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January 21, 2008

Bio-Image Informatics Workshop, Santa Barbara, Jan 17-18.

These are the highlights and random thoughts.

  • Santa Barbara: ocean on one side, mountains on the other, and 65 degrees! In 3 days I didn’t see a single cloud. The sky was so blue that it looked photoshopped.


  • The workshop was very well organized. The only problem I had was that you didn’t get a break after every talk. You need 5 minutes to digest, recharge, discuss the talk with your neighbor, or just stretch your legs.
  • The talks were mostly academic (zebra fish is pretty much covered). But 3-4 talks were excellently presented and very educational.
  • This biology stuff is complicated!
  • Most image analysis methods are intended for specific problems. But, in addition, each problem may have different methods eqully applicable. No-one is concerned that the results could be also different (see last post).
  • The Open Microscopy Environment could have a good future.
  • One non-academic talk was by a person from Definiens. Unfortunately only generalities were presented followed by a few examples. Secretive. A top-down approach isn’t a good idea anyway.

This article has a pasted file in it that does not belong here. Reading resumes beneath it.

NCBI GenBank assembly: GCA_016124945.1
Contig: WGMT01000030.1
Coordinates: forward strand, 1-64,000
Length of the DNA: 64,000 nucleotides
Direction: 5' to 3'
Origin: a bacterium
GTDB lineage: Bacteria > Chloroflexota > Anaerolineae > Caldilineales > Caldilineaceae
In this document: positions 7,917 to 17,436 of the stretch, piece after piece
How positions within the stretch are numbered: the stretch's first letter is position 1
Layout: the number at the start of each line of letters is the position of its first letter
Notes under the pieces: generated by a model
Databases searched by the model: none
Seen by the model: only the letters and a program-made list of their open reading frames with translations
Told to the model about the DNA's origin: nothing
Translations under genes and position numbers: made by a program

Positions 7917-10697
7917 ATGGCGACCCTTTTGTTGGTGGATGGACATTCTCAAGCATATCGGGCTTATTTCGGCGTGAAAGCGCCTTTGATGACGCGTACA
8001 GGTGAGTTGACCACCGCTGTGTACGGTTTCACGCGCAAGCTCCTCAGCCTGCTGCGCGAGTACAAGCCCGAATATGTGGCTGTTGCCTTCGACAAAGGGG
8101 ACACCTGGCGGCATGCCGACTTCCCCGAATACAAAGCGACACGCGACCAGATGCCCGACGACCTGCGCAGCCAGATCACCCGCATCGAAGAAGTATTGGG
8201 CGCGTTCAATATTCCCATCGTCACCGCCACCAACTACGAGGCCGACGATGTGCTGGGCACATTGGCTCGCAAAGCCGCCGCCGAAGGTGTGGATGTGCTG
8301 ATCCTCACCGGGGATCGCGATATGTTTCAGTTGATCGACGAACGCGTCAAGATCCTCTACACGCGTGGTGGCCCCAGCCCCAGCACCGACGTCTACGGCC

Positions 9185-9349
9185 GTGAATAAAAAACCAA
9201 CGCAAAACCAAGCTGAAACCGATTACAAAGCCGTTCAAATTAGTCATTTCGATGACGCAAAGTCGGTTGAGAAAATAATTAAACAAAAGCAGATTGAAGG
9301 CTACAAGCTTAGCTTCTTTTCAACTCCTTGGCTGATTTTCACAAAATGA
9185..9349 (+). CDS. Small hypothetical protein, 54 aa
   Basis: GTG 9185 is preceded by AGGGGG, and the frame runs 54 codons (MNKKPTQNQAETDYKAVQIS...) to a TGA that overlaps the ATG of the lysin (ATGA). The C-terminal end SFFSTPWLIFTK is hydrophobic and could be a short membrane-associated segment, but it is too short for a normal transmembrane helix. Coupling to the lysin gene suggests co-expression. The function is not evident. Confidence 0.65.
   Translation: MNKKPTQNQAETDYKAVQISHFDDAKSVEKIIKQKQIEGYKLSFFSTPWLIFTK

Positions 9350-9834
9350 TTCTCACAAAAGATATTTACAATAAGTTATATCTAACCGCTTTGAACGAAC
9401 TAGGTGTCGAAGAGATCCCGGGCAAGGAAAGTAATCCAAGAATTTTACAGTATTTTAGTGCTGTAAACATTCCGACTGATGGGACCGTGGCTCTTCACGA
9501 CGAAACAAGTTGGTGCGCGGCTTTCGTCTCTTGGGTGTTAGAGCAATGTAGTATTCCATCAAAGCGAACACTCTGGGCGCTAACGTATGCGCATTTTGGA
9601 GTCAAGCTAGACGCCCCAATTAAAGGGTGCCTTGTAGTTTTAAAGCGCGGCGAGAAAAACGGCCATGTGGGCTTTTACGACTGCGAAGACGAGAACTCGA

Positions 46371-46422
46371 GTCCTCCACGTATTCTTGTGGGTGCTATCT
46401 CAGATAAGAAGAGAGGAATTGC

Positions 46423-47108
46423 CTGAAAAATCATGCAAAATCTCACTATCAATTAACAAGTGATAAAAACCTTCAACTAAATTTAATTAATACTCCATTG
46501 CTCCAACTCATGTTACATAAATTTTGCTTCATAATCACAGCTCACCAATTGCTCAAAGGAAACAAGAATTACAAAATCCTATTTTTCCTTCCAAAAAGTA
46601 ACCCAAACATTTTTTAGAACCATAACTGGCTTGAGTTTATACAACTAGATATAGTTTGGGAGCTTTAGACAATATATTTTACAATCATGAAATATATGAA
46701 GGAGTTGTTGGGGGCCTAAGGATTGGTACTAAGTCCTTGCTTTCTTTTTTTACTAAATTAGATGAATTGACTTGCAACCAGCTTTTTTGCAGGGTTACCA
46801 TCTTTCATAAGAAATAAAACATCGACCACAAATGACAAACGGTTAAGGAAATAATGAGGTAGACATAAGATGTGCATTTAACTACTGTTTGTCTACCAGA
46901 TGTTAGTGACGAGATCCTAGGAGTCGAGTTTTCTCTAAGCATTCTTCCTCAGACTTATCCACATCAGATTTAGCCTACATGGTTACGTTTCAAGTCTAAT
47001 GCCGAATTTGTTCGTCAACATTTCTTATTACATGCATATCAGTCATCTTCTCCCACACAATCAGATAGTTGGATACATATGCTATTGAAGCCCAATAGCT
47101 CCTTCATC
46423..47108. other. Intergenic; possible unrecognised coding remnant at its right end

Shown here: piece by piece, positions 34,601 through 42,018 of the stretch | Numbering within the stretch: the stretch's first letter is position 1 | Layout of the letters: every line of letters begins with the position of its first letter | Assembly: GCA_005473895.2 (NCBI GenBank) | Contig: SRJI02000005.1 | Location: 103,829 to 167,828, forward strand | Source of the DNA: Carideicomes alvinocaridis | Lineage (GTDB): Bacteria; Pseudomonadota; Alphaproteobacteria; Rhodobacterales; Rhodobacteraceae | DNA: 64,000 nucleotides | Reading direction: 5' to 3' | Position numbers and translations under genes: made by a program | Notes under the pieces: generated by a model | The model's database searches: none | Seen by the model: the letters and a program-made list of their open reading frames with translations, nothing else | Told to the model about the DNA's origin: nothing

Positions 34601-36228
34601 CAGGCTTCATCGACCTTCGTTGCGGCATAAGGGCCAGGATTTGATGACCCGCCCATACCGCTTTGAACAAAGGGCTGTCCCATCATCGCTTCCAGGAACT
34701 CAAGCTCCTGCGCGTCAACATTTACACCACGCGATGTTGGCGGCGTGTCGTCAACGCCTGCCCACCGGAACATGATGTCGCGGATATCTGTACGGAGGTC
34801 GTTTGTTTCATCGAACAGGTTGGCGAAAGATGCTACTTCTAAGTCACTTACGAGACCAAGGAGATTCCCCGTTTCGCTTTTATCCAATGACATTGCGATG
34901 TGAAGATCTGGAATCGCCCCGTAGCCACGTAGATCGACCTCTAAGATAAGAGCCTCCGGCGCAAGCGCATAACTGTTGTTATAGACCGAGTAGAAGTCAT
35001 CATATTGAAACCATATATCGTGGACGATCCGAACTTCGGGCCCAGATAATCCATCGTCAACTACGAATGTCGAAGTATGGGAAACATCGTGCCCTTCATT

• Dr. Pahwa and I had a few good discussions about cellAnalyst with several people. More in a couple of days.

Ash Pahwa and Peter Saveliev

  • You get 65 degrees only for a few hours in the afternoon. When you get out in the morning, it’s more like 40 or less.

One Response to “Bio-Image Informatics Workshop, Santa Barbara, Jan 17-18.”

  1. Mario Vigliar Says:

    I think you’re right in making such a consideration. But the hope for generality is a common sense in every science that could be someway related to human being: just imagine AI, for a simple example, where we can identify a bunch of simple and singular difficult problems (taxonomy, elastic matching, contextualizing and de-contextualizing, language deformation and so on…) but AI researchers are still working to *global conscience* or *digital conscience* projects…

    I’m involved in Computer Vision research (mostly for industrial quality control) and also I teach Robotics/CV @ University, and the first thing I say when I start the first lesson to the class is: “PLEASE, forget to be human! When you think about your eyes, your mind and your capability to solve a problem, PLEASE, just take examples, not rules. Human capabilities to go deep in a problem and subdivide it in simpler task is a thing we haven’t still realized in silicon, so PLEASE, keep it simple and stupid!”.

    I wish someone had listened to my words…at least once!

    Compliments for your blog and other activities, I’ll follow your news more often. Bye.

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